SpideySo we’ve all seen/read/heard of Spider-Man[1]Spider-Man Bio courtesy of Marvel right? Geeky socially inept boy with an affinity for science gets bitten by a radioactive spider and hey presto; he’s suddenly developing all manners of cool powers. He’s got the proportional strength and agility of an arachnid, a spooky sixth sense that warns him of danger and the ability to cling to walls.

Now, this is a series that strongly relies on science as a means for heroes and villains alike gaining their powers, enhancements and weaponry. Meaning that over the course of this blog I will spend a fair bit of time wandering through the world of our friendly neighbourhood Spider-Man; but fear not, I will spread it out so if you’re not a particular fan of Spidey hopefully there’s something more up your alley coming soon.

If we entirely skip past what the realities of exposure to radiation mean for a human being for the moment, because frankly radiation is a popular theme in the comic book world and I intend to touch upon that with a whole range of characters later, I want to start with his famous wall climbing.

I’m sure that at some point in your lives you’ve all been sat in a room in your house, casually minding your own business when suddenly out of the corner of your eye you catch movement on the wall or ceiling. Lo and behold, it’s a spider. Hazarding a guess, I’d say you’re potentially panicking because you hate spiders or maybe you’re more like me and you’ve thought ‘How does it bloody manage that?’ The very simple answer is that those beasties are hairy.[2]A more thorough explanation of a spiders sticking abilities Insanely hairy. We’re talking they have hairs on their hairs kind of hairy here. Collectively, these individual hairs are called setae and they generally have over half a million of them all over their body. Setae alone aren’t what give them the ability to climb walls though; so in case any of you have visions of a spider being covered in pickaxe like hairs, gouging tiny footholds in your walls, stahp. Van der Waals forces are at work here; basically it’s similar to them being covered in hundreds of thousands of tiny magnets. Oppositely charged molecules that are microscopically close to each other enjoy a mutual attraction, thus keeping the crawly buggers attached to walls, ceilings, glass and so on and so forth.

Van der Waals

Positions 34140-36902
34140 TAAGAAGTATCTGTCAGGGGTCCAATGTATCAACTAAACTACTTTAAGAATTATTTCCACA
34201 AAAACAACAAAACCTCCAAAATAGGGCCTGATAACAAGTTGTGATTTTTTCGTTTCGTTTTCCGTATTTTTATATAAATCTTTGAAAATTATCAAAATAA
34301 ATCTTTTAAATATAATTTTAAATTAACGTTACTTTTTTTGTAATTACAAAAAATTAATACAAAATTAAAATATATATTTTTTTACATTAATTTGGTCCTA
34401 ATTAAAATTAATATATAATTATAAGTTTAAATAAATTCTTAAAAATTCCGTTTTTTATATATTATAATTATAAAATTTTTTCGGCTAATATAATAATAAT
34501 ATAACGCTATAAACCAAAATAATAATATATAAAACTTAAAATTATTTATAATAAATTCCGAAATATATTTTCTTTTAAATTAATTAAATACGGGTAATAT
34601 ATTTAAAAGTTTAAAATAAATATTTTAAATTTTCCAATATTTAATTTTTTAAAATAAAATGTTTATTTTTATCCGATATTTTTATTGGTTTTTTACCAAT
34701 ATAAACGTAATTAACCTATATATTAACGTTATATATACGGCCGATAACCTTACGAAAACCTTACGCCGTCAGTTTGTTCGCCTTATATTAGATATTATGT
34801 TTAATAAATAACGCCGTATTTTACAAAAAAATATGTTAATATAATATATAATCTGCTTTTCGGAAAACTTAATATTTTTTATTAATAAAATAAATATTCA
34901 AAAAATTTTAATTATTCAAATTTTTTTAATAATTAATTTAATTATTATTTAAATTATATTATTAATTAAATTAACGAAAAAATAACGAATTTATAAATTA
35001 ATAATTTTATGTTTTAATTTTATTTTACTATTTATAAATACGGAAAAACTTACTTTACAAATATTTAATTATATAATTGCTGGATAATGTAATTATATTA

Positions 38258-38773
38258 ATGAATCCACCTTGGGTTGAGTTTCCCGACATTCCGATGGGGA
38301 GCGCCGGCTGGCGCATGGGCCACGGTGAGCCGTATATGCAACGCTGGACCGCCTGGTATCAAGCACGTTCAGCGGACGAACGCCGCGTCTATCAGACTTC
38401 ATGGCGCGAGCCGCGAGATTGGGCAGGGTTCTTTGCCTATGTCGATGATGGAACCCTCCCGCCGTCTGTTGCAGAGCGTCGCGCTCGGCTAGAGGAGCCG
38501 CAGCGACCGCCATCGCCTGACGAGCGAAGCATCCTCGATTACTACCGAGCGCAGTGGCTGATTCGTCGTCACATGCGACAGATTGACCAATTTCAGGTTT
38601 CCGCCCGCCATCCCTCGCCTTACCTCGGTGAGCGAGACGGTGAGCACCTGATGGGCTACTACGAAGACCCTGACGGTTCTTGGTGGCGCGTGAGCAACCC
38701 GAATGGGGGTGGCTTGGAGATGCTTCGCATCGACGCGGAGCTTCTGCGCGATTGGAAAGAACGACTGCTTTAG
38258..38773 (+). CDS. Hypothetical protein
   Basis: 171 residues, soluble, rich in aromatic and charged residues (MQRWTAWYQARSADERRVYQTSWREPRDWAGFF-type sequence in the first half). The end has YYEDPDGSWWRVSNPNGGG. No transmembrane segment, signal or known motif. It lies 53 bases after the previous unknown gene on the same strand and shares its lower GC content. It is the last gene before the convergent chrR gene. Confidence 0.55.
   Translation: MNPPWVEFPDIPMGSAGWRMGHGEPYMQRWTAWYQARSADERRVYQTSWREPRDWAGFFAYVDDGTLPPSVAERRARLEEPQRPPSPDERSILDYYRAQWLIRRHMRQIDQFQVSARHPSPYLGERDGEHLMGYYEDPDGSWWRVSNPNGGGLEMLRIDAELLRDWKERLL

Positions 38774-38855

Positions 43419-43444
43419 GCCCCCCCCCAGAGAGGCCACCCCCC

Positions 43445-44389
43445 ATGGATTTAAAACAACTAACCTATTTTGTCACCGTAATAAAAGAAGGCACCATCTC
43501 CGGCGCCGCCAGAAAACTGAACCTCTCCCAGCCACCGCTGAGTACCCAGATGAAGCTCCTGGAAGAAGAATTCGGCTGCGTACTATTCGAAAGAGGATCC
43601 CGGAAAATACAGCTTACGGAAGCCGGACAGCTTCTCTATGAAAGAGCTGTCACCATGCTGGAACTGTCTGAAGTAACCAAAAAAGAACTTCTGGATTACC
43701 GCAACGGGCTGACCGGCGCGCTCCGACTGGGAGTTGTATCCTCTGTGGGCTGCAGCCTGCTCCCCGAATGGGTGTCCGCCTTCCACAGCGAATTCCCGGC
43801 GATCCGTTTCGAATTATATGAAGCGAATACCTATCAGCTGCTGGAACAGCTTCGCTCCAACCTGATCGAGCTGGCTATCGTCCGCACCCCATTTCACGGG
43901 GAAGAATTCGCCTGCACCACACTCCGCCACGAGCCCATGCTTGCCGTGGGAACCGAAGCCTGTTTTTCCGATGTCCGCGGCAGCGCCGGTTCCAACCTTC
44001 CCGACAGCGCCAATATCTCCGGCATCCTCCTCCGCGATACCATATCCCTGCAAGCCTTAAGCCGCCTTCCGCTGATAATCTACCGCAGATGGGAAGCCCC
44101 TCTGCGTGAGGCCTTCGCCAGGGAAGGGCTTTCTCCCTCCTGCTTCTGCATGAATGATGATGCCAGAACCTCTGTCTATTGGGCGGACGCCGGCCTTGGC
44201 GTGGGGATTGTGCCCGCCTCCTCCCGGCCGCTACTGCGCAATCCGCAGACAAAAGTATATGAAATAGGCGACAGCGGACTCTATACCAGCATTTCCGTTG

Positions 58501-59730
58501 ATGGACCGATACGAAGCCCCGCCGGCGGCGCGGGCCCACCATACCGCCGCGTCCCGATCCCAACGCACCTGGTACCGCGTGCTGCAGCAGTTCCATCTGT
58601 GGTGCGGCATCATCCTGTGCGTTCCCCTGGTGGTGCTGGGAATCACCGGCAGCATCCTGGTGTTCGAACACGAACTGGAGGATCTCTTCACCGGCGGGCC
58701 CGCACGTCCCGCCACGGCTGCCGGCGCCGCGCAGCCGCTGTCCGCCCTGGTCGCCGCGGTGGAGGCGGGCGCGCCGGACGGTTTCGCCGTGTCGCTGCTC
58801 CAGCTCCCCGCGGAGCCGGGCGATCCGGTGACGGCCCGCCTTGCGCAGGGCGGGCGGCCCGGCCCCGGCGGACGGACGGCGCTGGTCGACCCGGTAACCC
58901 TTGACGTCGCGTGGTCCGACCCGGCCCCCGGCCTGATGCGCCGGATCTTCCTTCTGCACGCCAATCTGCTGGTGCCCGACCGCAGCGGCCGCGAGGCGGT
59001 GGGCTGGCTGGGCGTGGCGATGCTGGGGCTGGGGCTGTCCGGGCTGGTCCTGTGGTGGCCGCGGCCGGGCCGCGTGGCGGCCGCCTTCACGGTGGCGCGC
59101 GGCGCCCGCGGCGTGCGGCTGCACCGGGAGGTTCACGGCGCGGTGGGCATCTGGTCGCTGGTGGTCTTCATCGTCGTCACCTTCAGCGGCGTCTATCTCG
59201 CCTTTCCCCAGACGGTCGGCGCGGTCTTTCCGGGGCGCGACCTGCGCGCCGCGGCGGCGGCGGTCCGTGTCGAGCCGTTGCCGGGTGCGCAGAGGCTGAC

To bring that back to Spider-Man, some of you may remember that in the 2002 film there was a scene that showed us a lovely up close and personal image of Parker’s hands.[3] Spider-Man (2002 film) Sam Raimi Those hands had a smattering of short, thorn-like structures protruding from his fingertips.


Spider-Man 2002

The assumption from this scene is that these structures act for Parker the same way that setae do for spiders. This would be great; if not for the fact that despite their proportional strength a spider tends to need at least 2 of their 8 legs on a surface to stay on it and that once the size of a spider increases to say oh, tarantula proportions the van der Waals force is no longer capable of holding them up. In fact, larger spiders actually secrete a small amount of silky adhesive from their feet[4]Tarantulas silky feet explained resulting in adorable little footprints as they walk over surfaces. Between that and the fact that I’m fairly sure MJ or Gwen would have, at some point, had something to say about those hairy, hairy hands the idea of him being capable of climbing surfaces like a spider starts to become less feasible.

Climbing surfaces like a gecko on the other hand; now that’s something I can get on board with. A gecko uses pretty much the same principle. The difference being however that a gecko is capable of remaining attached to a surface with one toe. Impressive huh? A gecko is so lightweight and has such an extreme number of these tiny hairs that the surface area their feet take up is huge in comparison to their size. In fact if a mature gecko could have all their hairs making contact with a surface at one time, it should, mathematically, be capable of supporting up to about 290lbs (roughly 20 stone).

Unfortunately, when it comes to all that wall climbing fun it would seem that Spider-Man really isn’t entirely spider like about it. Unless of course he does have some sticky excretions going on alongside that hair, but that doesn’t bear thinking about. No, it’s more like a Gecko-Man situation here. Don’t worry Spidey wannabes; scientists have already created materials more effective at creating dry adhesive than our lizard friends.[5]How scientists cracked wall climbing There’s hope for you yet!

References   [ + ]